Friday, October 21, 2022

Lingering Thoughts

Like I shared on my WA status last Saturday morning, for some strange reason, "Edhedho Ennam" from Punnagai Mannan was ringing in my ears and I just had to listen to it. Enjoyed this Chitra's song immensely. It has a very one-sided-crush feel (if you what I mean); brimming over with love but a tad clingy... needy. The situation in the story was such, no?
So, one thing led to another (as it happens in love), and I found myself listening to "Vaan Megam"". I always loved this song but I now realise what a departure it is from "Edhedho Ennam"! Just like the two characters (Rekha and Revathi), these two songs have a completely different personality. Apart from the fact that it is chirpy and sprightly, it sends across the effect of a "full fruition". Isn't it what the storyline is all about? I have neither the knowledge nor the courage to analyze or applaud the genius of Raja sir. Everything lays out the mood so clearly--the words, the young synthesizer music and of course, the vocal dynamics of Chitra, who sang both of these songs---one of longing and the of attainment.
Listening to "Vaan Megam" brought a tinge of rose to my sullen face.
1. As I closed my eyes while listening, I remembered most of the words and most of the choreography, including Sundaram master's little ditty. As a teenager, I had often imagined myself in those rain-soaked canvas shoes of Revathi for more reasons than one.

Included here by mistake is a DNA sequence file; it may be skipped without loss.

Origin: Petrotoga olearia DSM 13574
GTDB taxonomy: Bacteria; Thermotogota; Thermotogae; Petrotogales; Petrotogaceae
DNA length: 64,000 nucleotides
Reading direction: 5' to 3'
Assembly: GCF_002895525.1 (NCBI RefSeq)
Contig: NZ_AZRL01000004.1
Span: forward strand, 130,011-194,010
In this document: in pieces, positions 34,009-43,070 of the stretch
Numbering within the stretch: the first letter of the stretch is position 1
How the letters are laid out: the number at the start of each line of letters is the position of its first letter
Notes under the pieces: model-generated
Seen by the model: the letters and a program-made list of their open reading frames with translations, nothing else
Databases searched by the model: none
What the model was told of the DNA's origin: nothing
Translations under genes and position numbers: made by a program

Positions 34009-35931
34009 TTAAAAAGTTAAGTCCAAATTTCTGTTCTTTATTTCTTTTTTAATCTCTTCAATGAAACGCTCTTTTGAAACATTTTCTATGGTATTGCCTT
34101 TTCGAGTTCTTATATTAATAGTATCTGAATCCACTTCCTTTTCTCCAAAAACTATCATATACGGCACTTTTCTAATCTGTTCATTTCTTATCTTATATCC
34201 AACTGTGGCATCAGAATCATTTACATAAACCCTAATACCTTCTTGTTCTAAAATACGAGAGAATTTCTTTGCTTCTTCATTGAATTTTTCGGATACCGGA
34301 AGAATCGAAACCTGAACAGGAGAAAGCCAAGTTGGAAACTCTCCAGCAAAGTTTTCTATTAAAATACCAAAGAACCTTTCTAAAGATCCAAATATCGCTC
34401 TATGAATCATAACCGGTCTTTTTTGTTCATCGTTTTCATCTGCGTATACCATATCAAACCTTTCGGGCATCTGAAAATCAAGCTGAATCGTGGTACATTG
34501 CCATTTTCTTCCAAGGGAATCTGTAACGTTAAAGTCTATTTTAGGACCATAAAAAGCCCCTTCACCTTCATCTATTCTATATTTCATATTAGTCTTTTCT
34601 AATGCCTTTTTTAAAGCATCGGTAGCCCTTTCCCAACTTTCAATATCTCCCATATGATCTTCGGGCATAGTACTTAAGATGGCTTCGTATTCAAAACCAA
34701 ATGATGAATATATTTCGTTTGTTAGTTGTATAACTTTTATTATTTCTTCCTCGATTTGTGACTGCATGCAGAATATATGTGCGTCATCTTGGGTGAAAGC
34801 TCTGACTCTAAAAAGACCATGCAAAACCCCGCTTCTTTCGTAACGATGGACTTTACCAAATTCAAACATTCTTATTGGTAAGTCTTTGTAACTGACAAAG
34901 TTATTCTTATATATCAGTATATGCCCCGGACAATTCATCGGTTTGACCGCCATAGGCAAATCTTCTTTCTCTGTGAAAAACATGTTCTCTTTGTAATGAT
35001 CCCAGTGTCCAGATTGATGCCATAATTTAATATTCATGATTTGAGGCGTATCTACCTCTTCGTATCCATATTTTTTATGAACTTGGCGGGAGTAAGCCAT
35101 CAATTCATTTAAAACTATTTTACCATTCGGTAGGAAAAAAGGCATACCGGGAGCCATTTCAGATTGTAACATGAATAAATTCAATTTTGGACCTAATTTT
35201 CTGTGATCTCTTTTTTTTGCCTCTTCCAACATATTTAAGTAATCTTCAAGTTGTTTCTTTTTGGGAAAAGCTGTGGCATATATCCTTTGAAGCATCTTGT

2. The nimble fingers playing all those bubble-like keyboard notes, might be those of this young boy with a mop of curly hair who would go on to steal my heart a few years later. He is also known as the Mozart of Madras.
Here's the song.

Functioning Without Labels


I recently came across these terms: hetero-romantic-asexual, ethical polygamy, polyromantic, graysexual, demisexual… I was quite fascinated by this new-world jargon. Broadly put, these terms are for people who look at relationships differently, away from the formula. This is like a make-your-own-salad counter. There’s the salad leaf—you can add just tomato and zucchini; choose feta or cheddar or no cheese at all, and maybe throw in some egg if you really are up to it. Google up these terms to know what I mean. (No, not the salad recipes!)

So, you may ask, “Why complicate things?” I may say, “On the contrary, it is a step to simplify our complicated lives.” The above-listed thought patterns aren’t new. It’s just that the labels are. People have always tried to force-fit themselves into prescribed social notions, believing that is how they ought to live—almost like a sombre fictional dystopian society, the members on autopilot, blindly traversing from one role to another, unable to escape the loop out of fear of punishment.

I have always believed that humans are like butterflies—a million varieties, with two million hues, some frail, some monarchs, but each with its beauty. Of course, humans are famed to categorize everything but fortunately admire aberration in nature. The same aberration among themselves has never been understood, appreciated or acknowledged.

This is because of the generations of conditioning that frightens even those with strong personalities to step away from.